Nowadays, when coloured Christmas lights are something inherent to this festive period, the truth is that they are a relatively recent tradition. It is now one hundred years since the entrepreneurial initiative that popularized this tradition, so we take the opportunity to remember its origin and review its evolution.
Before 1917, assembling festive electric lights was virtually mission impossible, only within the reach of electricity experts. That past difficult challenge inspires this today’s brainteaser:
Each of the bulbs of these Christmas lights is connected to a switch with two possible positions: A and B, but as befits the first Christmas lights, the user is responsible for the assembly, and with so many wires and switches, it has ended up a complicated mess. The switches may or may not correspond to the lights above, and the on-off positions are not the same. Now time is pressing as the neighbours are already beginning to congregate around the tree and waiting for you to light it up.
You have the information provided by the three tests carried out to find out which switch and in what position each light bulb turns on so that the public lighting is a success:
The moment of illumination has arrived!
Before looking at the solution, and to discover the birth of this tradition, let’s go back to the Christmas of 1880, just after the light bulb’s invention. Thomas Edison, one of the people given credit for its invention, decided to decorate the exterior of his laboratory in Menlo Park with rows of light bulbs, to the surprise and admiration of the passengers of the train that regularly passed nearby. The lights also served, above all, as a dazzling piece of advertising.
Just two years later, in 1882, Edison’s friend and partner in the Edison Illumination Company, Edward H. Johnson, took the idea and went one step further by manually assembling and wiring a garland of 80 red, blue and white light bulbs with which he decorated a Christmas tree, a tradition that he would renew every year.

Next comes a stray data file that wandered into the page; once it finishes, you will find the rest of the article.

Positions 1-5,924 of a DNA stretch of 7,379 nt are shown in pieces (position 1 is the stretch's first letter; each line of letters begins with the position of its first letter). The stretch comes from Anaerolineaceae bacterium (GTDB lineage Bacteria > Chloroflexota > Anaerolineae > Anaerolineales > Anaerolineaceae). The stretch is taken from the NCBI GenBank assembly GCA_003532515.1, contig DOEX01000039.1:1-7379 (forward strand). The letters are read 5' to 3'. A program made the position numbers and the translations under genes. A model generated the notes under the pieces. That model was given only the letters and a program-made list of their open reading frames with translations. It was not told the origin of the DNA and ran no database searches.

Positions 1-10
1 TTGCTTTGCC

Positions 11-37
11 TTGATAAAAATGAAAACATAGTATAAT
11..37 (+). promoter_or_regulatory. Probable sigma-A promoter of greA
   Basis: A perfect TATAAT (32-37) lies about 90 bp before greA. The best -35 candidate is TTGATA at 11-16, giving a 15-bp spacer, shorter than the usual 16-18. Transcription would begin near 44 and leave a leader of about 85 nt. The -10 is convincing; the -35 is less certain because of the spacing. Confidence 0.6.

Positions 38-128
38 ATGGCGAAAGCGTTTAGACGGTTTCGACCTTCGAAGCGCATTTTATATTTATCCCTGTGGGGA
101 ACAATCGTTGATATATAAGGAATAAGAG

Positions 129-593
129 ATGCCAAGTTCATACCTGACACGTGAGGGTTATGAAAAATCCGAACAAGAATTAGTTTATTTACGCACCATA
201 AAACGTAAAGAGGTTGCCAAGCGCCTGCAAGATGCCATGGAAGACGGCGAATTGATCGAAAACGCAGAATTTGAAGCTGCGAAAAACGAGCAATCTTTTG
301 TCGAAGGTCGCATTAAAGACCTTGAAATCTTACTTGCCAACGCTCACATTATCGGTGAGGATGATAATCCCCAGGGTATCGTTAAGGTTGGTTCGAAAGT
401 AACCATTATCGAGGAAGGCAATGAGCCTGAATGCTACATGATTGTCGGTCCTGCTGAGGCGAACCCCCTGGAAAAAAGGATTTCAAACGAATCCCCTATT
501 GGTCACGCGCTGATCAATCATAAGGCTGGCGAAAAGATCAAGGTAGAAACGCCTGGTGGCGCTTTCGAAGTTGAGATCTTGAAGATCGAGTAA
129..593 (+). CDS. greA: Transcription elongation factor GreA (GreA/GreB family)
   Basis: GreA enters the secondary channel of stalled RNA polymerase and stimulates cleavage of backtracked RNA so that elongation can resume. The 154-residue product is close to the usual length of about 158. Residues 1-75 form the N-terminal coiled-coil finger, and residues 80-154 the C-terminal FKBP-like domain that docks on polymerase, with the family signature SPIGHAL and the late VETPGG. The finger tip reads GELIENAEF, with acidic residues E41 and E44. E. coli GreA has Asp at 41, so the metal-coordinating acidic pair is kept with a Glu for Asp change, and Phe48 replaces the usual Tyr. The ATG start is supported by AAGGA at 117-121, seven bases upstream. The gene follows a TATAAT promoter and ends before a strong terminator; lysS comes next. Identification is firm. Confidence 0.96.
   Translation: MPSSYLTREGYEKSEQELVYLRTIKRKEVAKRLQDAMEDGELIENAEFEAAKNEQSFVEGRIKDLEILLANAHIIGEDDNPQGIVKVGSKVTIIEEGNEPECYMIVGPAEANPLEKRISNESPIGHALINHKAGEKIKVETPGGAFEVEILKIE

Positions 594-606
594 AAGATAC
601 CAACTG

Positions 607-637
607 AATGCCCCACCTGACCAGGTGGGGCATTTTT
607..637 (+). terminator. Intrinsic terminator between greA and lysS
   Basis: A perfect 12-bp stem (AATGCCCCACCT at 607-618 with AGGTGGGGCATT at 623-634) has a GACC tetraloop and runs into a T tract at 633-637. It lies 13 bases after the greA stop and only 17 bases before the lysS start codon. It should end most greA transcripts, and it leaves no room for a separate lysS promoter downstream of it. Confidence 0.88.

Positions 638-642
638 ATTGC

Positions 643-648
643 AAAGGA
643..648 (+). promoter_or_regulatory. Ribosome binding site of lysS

Of course, those first Christmas lights had little to do with modern ones—the bulbs had to be connected one by one to the wire, then to each other and finally to the electric generator. This is why it was necessary to have some knowledge of electricity that was not within reach of everyone. Only those who were very electrically handy or were wealthy enough to hire the services of a professional and willing to spend about $300 at the time (equivalent to around $2000 today) were able to enjoy the new lights. One of these people was President Grover Cleveland, who in 1895 became the first president to commission the decorating of the White House Christmas tree with hundreds of multi-coloured electric light bulbs. It was for this reason that, at the beginning of the 20th century, Christmas lights were restricted to events and parties in clubs and high society residences.
In 1903, General Electric pioneered the sale of pre-assembled kits with coloured light bulbs, cables and sockets that were simpler to put up at home, though they did require some electrical expertise. This led to their price being more affordable for all pocketbooks, though still expensive from a modern perspective.
And so we arrive in 1917, when teenager Albert Sadacca had the intuition that Christmas lights could be a good business opportunity and convinced his parents to offer strands of user-friendly Christmas lights in their novelty lighting store. The first year they only managed to sell a hundred or so, but Albert persisted in the endeavour and after replacing the conventional white bulbs with brightly coloured ones, sales soared. It was so successful that in the early 1920s Albert and his two brothers founded the NOMA Electric Co., the largest Christmas lights company in the world until 1965.
Not long after, on Christmas Eve 1923, President Calvin Coolidge inaugurated the tradition of illuminating the Capitol Christmas Tree, installed in Washington, D.C., with Christmas lights, 3000 bulbs on that first occasion, sparking a tradition that would soon spread throughout the country and the rest of the world.